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Easley Signs Law Ending State's Eugenics Era
By Dave Reynolds, Inclusion Daily Express
April 17, 2003

RALEIGH, NORTH CAROLINA--Governor Mike Easley signed a law Thursday that officially puts an end to forced sterilizations in North Carolina.

"To the victims and families of this regrettable episode in North Carolina's past, I extend my sincere apologies and want to assure them that we will not forget what they have endured," Easley stated as he signed the measure to repeal the 1929 sterilization law that had not been used since 1974.

Among those present at the signing were Elaine Riddick Jessie and Nial Cox Ramirez, who received a standing ovation from state House members and onlookers when they were introduced.

"It was a very joyful event to see that someone actually took the time and heard our cries ... took the time and paid attention," Jessie said.

"No one should ever feel the pain and agony of not being able to have children," she said. "It's a God-given right: Be fruitful and multiply and fill the world with images of thyself. This is something they took away from us."

The sterilization law had given power to the Eugenics Board of North Carolina to sterilize 7,600 people, most of whom had mental retardation or mental illness, most against their will. Only California and Virginia performed more sterilizations.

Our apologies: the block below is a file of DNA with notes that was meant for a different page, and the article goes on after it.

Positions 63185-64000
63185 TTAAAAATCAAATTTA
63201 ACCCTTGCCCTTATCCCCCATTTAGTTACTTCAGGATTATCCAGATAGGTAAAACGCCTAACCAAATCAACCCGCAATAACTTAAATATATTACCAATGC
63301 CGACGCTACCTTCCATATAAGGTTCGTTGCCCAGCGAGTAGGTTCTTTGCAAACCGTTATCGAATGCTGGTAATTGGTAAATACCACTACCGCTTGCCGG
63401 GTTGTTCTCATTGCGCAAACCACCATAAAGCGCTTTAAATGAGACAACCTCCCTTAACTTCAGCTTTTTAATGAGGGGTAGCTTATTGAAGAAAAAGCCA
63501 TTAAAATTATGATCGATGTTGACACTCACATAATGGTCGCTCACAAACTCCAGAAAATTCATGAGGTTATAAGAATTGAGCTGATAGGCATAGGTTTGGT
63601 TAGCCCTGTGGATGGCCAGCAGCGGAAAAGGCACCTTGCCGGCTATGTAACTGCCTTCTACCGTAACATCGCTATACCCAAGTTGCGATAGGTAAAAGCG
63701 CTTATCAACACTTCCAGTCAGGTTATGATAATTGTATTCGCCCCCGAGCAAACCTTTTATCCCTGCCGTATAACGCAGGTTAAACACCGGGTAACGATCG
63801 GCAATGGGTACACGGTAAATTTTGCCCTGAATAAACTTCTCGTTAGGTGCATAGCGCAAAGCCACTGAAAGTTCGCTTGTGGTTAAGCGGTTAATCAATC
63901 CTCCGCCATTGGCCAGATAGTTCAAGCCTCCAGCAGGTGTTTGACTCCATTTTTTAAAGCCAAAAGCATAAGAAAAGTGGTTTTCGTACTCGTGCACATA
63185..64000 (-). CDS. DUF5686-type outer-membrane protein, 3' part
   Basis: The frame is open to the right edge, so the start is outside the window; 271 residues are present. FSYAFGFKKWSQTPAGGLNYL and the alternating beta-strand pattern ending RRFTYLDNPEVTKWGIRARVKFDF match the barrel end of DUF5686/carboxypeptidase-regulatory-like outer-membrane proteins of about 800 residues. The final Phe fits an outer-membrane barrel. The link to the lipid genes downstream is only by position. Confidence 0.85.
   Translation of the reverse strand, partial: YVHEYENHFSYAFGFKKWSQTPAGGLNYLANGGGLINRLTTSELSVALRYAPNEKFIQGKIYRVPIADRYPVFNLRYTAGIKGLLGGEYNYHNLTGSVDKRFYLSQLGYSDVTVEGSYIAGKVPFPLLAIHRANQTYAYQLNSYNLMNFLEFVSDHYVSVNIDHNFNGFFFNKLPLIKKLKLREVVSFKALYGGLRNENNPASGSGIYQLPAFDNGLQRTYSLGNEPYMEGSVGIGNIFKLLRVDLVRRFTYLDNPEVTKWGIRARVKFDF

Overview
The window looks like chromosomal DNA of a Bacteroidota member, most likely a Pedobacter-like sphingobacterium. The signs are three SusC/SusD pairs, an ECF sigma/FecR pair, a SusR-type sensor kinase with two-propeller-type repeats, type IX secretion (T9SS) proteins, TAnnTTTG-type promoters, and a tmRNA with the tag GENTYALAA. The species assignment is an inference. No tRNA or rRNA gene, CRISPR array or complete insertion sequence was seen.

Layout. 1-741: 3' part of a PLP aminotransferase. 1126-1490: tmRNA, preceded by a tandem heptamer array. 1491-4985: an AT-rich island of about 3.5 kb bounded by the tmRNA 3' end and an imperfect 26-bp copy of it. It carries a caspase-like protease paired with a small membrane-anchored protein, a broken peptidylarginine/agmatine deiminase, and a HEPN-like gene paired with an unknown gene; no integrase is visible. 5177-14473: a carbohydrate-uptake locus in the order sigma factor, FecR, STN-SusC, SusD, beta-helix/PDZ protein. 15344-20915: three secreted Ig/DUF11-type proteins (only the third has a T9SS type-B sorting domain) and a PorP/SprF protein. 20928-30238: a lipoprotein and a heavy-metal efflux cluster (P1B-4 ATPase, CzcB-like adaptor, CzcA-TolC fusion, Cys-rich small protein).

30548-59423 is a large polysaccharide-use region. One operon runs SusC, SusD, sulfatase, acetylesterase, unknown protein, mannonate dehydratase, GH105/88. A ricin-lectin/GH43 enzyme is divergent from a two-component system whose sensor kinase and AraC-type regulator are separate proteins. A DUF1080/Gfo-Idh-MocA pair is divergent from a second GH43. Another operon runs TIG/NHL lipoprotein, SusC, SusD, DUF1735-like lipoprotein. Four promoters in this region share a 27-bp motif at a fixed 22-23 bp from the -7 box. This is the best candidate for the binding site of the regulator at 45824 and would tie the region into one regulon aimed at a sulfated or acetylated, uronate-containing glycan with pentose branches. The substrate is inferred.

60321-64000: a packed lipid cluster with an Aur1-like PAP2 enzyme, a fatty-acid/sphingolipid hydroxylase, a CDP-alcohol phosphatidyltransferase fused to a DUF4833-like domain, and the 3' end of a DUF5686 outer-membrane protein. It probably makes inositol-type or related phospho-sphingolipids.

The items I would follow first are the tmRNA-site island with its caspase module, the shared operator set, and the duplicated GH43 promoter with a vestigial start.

The eugenics movement in the early and mid- 20th century was based on the belief that keeping "undesirable" people from having children would be a good way to correct society's problems. More than 66,000 people in 33 states and two Canadian provinces were legally sterilized under eugenics laws passed by lawmakers. In North Carolina, most of those sterilized during the 1960s were young black women and girls -- some as young as 10 years of age.

Governors of North Carolina, Oregon, Virginia, South Carolina and California have officially apologized for their states' involvement in the eugenics movement. In February, Gov. Easley set up a committee to investigate his state's eugenics program and consider reparations or counseling for its victims.

Related resources:
"North Carolina's Eugenics Past" (Inclusion Daily Express)
"Against Their Will" (Winston-Salem Journal)


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